CURRENTLY, you either fall into 49 USC 44809 which is for a very narrow group of recreational flyers (not all recreational flyers) or you fall into Part 107 which is for non-recreational flyers. That’s it. Remote ID in Part 89 applies to all unmanned aircraft, with some exceptions. All FPV flyers over 250 grams, flying in the national airspace of the United States, will have to do broadcast module remote ID, standard ID, fly in a FAA Recognized Identification Area (FRIA). FRIAs are granted only to recognized Community Based Organizations or educational institutions. Your backyard, friends’ yard, local park, etc. are most likely NOT going to be in a FRIA so FPV flyers flying a 250+gram drone are stuck doing standard ID (SID) or broadcast module ID (BMID).
Broadcast module ID allows for retrofitting aircraft but BMID has requirements:
“A person operating an unmanned aircraft that is not a standard remote identification unmanned aircraft may comply with the remote identification requirement of § 89.105 by meeting all of the requirements of either paragraph (a) or paragraph (b) of this section.
(a) Remote identification broadcast modules. Unless otherwise authorized by the Administrator, a person may operate an unmanned aircraft that is not a standard remote identification unmanned aircraft if all of the following conditions are met:
(i) The unmanned aircraft used in the operation must be equipped with a remote identification broadcast module
. . . .
(2) Remote identification operating requirements. Unless otherwise authorized by the Administrator, a person may operate an unmanned aircraft under this paragraph (a) only if all of the following conditions are met:
. . . .
(ii) The person manipulating the flight controls of the unmanned aircraft system must be able to see the unmanned aircraft at all times throughout the operation.
. . . .
(b) Operations at FAA-recognized identification areas. Unless otherwise authorized by the Administrator, a person may operate an unmanned aircraft without remote identification equipment only if all of the following conditions are met:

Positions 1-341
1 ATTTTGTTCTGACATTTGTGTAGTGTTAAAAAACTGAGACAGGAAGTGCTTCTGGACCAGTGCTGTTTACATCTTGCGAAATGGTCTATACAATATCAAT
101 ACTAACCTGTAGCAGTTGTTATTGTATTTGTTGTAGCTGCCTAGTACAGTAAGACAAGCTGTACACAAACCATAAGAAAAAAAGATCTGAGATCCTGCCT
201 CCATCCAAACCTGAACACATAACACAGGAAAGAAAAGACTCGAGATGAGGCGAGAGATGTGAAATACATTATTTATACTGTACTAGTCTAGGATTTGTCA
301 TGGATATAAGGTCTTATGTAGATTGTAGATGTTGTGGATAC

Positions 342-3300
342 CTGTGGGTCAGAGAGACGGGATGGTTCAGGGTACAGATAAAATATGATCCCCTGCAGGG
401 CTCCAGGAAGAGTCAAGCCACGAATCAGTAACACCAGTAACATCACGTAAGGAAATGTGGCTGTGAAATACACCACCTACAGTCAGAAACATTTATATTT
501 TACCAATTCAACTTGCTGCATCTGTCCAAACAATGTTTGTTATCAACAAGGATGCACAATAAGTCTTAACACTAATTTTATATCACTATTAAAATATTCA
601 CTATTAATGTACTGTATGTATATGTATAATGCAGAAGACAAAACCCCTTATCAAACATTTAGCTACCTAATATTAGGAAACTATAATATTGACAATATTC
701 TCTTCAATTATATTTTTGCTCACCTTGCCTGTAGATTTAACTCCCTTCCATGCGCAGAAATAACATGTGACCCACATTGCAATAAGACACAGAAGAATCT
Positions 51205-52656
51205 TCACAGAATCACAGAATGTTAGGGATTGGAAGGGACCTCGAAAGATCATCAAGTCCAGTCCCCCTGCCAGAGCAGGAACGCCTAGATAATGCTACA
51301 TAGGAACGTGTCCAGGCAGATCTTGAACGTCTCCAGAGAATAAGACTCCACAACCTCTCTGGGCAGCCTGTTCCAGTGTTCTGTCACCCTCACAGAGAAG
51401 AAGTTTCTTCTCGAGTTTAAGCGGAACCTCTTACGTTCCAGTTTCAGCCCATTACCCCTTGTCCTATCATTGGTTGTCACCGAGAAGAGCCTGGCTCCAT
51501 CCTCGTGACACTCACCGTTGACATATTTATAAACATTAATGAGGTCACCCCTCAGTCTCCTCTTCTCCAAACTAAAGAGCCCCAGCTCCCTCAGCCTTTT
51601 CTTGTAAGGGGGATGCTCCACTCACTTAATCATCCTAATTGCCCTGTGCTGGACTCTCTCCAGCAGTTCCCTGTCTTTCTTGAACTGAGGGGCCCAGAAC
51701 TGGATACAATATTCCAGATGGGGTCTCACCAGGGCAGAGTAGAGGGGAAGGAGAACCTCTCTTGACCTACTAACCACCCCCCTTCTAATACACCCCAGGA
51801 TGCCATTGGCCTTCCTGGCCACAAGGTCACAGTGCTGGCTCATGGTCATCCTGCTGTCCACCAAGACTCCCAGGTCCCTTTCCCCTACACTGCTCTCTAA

. . .
(2) The person manipulating the flight controls of the unmanned aircraft system must be able to see the unmanned aircraft at all times throughout the operation.” (Emphasis mine).
So how do we figure out what this “able to see” means in Part 89? Do FPV goggles void that? If I am wearing goggles, doesn’t that mean I’m not ABLE to see?
The remote ID notice of proposed rulemaking (NPRM) was attempting to define visual line of sight in Section 1.1. But that didn’t make it into the final rule. The final rule’s preamble said, “the FAA has determined not to adopt a definition for ‘visual line of sight’ in this rule.” They did not want to lock one definition in for ALL types of operations which may in the future have different definitions of visual line of sight, so they abandoned a one definition scenario. No help there. We need to look elsewhere.
In the remote ID NPRM, the FAA proposed the definition of visual line of sight from 107.31; therefore, that would be the most appropriate, and only other place to look, to identify how to define this term. Context of 107.31 helps bring to light what is meant. Section 107.31 says, “(a) With vision that is unaided by any device other than corrective lenses, the remote pilot in command, the visual observer (if one is used), and the person manipulating the flight control of the small unmanned aircraft system must be able to see the unmanned aircraft throughout the entire flight in order to: . . .(b) Throughout the entire flight of the small unmanned aircraft, the ability described in paragraph (a) of this section must be exercised by either: (1) The remote pilot in command and the person manipulating the flight controls of the small unmanned aircraft system; or (2) A visual observer.” (Emphasis mine). Here is a comparison.
89.105 (Broadcast Module Remote ID or FRIA) 107.31 “The person manipulating the flight controls of the unmanned aircraft system must be able to see the unmanned aircraft at all times throughout the operation.” “the person manipulating the flight control of the small unmanned aircraft system must be able to see the unmanned aircraft throughout the entire flight in order to:”